Mudlarking

£10.99

For thousands of years human beings have been losing their possessions and dumping their rubbish in the River Thames, making it the longest and most varied archaeological site in the world. For those in the know, the muddy stretches provide a tangible link with the past, a connection to the natural world, and an oasis of calm in a chaotic city. Lara Maiklem left the countryside for London in her twenties. At first enticed by the city, she soon found herself cut adrift, yearning for the solace she had known growing up among nature. Down on the banks of the River Thames, she discovered mudlarking: the act of scavenging in the mud for items discarded by past generations of Londoners. Moving from the river’s tidal origins in the west of the city to the point where it reaches the sea in the east, ‘Mudlarking’ is the story of the Thames and its people as seen through these objects.

In stock

ISBN: 9781408889237 Category: Tag:

Description

_______________WINNER OF THE INDIE BOOK AWARD FOR NON-FICTIONTHE TOP 2 SUNDAY TIMES BESTSELLERA BBC RADIO 4 BOOK OF THE WEEKAN OBSERVER BOOK OF THE YEAR_______________Mudlark (/’mAdla;k/) noun A person who scavenges for usable debris in the mud of a river or harbourLara Maiklem has scoured the banks of the Thames for over fifteen years, in pursuit of the objects that the river unearths: from Neolithic flints to Roman hair pins, medieval buckles to Tudor buttons, Georgian clay pipes to Victorian toys. These objects tell her about London and its lost ways of life.Moving from the river’s tidal origins in the west of the city to the point where it meets the sea in the east, Mudlarking is a search for urban solitude and history on the River Thames, which Lara calls the longest archaeological site in England.As she has discovered, it is often the tiniest objects that tell the greatest stories._______________‘Enchanting’ Sunday Times‘Driven by curiosity, freighted with mystery and tempered by chance, wonders gleam from every page’ – Melissa Harrison‘Brilliant. No one has looked at these odd corners since Sherlock Holmes’ Sunday Telegraph‘The very best books that deal with the past are love letters to their subject, and the very best of those are about subjects that love their authors in return. Such books are very rare, but this is one’ – Ian Mortimer‘Fascinating. There is nothing that Maiklem does not know about the history of the river or the thingyness of things’ Guardian‘A treasure. One of the best books I’ve read in years’ – Tracy Borman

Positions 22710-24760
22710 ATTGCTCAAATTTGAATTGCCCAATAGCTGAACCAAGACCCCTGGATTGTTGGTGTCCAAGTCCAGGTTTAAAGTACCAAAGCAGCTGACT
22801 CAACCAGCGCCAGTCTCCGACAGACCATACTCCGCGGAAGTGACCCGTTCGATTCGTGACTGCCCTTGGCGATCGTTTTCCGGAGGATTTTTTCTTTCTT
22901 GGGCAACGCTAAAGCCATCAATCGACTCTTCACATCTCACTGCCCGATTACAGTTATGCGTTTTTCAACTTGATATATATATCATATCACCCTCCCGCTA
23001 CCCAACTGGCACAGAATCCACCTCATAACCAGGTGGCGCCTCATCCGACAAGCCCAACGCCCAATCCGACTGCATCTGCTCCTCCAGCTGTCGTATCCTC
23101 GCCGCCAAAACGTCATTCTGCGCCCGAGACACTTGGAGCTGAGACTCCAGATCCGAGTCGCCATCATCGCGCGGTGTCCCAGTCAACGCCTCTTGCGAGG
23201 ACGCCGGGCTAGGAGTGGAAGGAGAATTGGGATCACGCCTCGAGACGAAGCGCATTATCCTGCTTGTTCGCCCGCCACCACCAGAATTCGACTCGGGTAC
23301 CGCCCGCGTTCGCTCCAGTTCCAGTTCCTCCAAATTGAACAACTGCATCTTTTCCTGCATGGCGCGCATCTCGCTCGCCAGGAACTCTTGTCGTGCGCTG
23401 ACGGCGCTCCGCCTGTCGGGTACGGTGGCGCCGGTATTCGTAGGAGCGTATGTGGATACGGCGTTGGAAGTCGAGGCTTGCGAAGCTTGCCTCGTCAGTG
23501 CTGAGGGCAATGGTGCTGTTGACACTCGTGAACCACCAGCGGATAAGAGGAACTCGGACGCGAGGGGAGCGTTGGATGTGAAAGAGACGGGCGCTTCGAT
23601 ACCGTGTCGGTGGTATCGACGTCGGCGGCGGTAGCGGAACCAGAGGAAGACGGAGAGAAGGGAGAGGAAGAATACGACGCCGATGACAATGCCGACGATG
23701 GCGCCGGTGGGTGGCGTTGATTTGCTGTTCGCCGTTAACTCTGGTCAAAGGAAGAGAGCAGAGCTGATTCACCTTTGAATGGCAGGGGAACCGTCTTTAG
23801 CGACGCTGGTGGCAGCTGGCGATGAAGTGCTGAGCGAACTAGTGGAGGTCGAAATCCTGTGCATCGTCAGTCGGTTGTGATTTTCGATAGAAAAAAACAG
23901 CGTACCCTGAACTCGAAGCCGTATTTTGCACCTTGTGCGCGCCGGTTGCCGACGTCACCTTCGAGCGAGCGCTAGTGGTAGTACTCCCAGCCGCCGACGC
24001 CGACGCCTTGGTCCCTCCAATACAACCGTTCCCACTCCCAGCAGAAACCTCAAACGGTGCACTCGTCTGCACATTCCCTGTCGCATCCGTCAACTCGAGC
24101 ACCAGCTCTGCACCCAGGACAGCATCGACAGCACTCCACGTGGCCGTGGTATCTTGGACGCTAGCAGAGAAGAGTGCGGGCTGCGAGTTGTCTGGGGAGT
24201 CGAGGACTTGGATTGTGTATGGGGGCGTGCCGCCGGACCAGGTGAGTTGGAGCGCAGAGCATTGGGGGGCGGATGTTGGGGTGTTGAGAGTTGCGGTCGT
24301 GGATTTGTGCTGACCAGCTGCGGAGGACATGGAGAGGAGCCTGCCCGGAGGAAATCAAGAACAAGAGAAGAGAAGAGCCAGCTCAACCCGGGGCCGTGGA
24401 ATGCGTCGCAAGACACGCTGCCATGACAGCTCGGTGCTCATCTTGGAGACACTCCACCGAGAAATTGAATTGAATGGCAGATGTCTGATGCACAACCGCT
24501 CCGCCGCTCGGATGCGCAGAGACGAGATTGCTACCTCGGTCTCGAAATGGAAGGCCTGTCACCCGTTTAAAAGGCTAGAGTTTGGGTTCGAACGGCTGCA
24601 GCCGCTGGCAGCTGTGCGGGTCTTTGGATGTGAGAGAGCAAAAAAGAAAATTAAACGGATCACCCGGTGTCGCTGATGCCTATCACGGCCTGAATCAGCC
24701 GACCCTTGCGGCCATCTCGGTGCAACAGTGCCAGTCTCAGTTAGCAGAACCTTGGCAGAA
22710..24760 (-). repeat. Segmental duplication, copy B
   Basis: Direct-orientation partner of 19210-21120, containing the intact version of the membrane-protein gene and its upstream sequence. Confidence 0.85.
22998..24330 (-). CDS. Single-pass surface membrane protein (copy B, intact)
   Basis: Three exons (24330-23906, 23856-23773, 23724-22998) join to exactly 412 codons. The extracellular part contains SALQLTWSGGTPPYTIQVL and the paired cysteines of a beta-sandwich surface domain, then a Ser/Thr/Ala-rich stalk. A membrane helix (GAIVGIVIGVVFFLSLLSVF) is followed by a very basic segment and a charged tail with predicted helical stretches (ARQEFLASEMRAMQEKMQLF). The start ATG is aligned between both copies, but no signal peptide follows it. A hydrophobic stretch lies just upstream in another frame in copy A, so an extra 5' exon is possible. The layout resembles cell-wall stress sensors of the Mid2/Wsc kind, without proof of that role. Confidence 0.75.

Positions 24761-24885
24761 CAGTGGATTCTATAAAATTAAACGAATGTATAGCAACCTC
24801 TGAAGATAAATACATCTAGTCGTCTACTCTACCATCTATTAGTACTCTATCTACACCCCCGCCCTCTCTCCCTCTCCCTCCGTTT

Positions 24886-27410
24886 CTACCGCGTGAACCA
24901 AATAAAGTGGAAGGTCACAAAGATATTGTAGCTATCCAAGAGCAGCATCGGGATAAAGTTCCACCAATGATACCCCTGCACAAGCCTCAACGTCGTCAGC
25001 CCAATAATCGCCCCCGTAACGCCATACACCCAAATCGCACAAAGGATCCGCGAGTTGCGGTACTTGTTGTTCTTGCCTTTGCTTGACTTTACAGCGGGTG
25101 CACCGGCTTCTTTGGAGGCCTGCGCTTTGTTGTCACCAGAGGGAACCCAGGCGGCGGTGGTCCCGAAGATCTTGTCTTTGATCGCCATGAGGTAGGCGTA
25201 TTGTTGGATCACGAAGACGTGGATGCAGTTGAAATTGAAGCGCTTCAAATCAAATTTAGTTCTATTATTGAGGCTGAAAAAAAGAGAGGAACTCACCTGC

Additional information

Weight249 g
Dimensions19812921 mm